As reported by CNN, Larry Harvey has died from a stroke he suffered at the beginning of the month. Harvey was the co-founder of iconic outdoor event Burning Man, and the news of his death was confirmed by Marian Goodell, the CEO of the group that now organizes the festival. Harvey was 70.
Harvey started what would become Burning Man with Jerry James and a few of their friends in 1986, building and burning a wooden effigy of a man at a beach in San Francisco to celebrate the summer solstice. The original idea came from sculptor Mary Grauberger, who held bonfire parties on the beach before 1986, but Harvey made it into an annual tradition and named it Burning Man (in hopes of avoiding any association with the 1973 film The Wicker Man and the basic concept of burning witches).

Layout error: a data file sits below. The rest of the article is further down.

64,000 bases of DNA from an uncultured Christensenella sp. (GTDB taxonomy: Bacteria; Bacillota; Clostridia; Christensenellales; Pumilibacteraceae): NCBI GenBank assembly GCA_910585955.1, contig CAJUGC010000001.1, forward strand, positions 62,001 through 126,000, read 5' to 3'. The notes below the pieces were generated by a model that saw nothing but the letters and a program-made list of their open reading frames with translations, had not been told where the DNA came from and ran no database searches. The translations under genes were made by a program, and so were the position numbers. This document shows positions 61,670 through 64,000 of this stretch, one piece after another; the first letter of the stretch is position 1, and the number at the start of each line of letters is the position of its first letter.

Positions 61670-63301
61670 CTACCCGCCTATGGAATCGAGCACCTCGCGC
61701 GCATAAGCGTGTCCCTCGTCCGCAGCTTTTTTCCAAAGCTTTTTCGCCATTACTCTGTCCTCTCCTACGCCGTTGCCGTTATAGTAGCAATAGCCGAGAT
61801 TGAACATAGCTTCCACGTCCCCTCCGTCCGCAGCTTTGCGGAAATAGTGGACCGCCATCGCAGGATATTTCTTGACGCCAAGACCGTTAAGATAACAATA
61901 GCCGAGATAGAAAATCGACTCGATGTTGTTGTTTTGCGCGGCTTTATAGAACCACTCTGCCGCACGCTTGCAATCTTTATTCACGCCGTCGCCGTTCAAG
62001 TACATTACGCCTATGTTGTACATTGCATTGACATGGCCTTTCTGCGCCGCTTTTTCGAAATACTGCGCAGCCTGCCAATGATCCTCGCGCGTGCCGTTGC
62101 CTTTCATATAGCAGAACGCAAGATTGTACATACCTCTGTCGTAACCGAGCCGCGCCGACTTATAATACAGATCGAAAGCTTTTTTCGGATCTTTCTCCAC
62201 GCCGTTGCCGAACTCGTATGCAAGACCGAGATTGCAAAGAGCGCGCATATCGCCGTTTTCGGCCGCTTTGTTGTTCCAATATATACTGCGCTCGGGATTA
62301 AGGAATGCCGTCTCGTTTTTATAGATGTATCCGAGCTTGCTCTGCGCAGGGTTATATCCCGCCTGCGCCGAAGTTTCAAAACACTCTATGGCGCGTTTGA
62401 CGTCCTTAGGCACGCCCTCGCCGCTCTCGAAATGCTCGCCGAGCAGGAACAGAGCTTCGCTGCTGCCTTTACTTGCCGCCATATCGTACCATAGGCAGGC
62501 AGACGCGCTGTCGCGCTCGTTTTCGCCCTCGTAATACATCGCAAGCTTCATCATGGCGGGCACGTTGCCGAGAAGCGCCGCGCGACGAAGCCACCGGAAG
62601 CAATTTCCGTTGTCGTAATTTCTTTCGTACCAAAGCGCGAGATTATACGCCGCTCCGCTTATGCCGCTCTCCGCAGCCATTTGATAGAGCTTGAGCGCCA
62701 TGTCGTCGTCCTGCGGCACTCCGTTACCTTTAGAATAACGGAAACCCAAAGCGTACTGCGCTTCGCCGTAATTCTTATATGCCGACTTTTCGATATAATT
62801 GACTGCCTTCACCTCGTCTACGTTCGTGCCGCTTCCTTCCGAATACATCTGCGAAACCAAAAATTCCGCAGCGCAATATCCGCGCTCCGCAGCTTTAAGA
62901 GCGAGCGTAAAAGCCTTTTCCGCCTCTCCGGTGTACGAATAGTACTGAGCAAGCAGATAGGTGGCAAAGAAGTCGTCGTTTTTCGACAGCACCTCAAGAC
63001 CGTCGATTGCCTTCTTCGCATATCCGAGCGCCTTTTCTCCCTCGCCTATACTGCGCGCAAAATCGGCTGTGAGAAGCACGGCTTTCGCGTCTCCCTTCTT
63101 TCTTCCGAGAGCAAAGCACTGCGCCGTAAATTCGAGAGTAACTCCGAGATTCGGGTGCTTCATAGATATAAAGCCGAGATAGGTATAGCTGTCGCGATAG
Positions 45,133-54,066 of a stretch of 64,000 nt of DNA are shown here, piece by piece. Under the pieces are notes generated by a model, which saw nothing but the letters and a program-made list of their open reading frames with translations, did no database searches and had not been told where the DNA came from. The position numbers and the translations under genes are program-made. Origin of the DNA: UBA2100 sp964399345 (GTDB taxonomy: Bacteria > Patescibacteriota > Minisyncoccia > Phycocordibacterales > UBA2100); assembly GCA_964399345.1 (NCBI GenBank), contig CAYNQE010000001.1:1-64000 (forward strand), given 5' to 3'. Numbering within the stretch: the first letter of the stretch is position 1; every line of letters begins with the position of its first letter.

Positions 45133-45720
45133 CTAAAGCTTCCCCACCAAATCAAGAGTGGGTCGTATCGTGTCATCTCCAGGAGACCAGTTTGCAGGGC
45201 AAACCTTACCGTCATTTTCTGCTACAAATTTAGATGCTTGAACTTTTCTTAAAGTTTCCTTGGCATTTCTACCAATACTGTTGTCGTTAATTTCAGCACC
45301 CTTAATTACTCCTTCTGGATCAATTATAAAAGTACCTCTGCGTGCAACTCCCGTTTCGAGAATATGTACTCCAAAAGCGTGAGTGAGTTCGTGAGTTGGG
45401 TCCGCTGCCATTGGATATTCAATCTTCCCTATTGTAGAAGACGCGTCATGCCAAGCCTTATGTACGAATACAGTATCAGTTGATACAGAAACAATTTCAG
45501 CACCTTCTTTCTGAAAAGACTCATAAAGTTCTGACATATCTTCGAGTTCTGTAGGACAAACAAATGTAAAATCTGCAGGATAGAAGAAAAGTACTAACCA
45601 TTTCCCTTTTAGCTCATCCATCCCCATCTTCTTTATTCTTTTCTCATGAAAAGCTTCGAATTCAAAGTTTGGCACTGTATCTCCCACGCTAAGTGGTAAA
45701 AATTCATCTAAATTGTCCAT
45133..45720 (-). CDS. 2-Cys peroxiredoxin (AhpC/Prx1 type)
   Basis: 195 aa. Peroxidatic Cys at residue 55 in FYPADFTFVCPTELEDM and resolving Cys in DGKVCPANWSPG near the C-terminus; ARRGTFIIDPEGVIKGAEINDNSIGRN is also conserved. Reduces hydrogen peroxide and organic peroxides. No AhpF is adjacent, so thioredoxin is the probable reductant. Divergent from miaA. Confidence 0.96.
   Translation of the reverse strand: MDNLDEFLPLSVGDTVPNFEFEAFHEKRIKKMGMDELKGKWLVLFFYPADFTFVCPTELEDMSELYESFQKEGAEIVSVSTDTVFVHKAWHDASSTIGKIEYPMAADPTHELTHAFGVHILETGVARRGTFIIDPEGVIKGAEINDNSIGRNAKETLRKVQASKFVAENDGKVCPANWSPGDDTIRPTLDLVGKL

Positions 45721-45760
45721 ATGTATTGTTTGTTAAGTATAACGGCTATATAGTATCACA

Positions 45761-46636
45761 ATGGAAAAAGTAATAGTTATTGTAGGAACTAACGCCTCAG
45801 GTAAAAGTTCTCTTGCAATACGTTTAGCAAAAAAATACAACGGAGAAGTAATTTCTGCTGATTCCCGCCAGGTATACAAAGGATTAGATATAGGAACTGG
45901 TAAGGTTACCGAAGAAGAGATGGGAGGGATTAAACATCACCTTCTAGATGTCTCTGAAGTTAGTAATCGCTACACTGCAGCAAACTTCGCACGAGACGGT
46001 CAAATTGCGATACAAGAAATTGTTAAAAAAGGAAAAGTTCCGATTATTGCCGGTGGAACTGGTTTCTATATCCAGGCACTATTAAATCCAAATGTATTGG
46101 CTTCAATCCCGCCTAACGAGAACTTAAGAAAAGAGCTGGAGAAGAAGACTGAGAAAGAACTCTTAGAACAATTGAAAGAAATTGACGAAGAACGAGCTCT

The event moved to Nevada’s Black Rock Desert in 1990, where it became like a piece of secret performance art as the organizers didn’t have a permit to build and burn a big wooden effigy. By the next year, Burning Man had a permit and had developed plans to turn the desert into Black Rock City, a temporary community of artists who all discovered the event by word of mouth. From there, the event rapidly began to grow larger than the organizers could manage, necessitating more structure—like a pre-planned layout for the “city,” rules on what can be burned and where, and a ban on most kinds of vehicles.
Harvey acted as the executive director for Black Rock City LLC right up until his death, and Goodell released a statement about his importance to the festival:
Burning Man culture has lost a great leader and an inspiring mind... He adeptly interpreted the manifestation of what became a movement. I have lost a dear friend who I’ve known, loved, and worked beside for nearly 22 years… As he told one of us recently, Larry liked to create ‘scenes’ that made people consider the world in a new way. He was extraordinarily successful at doing just that.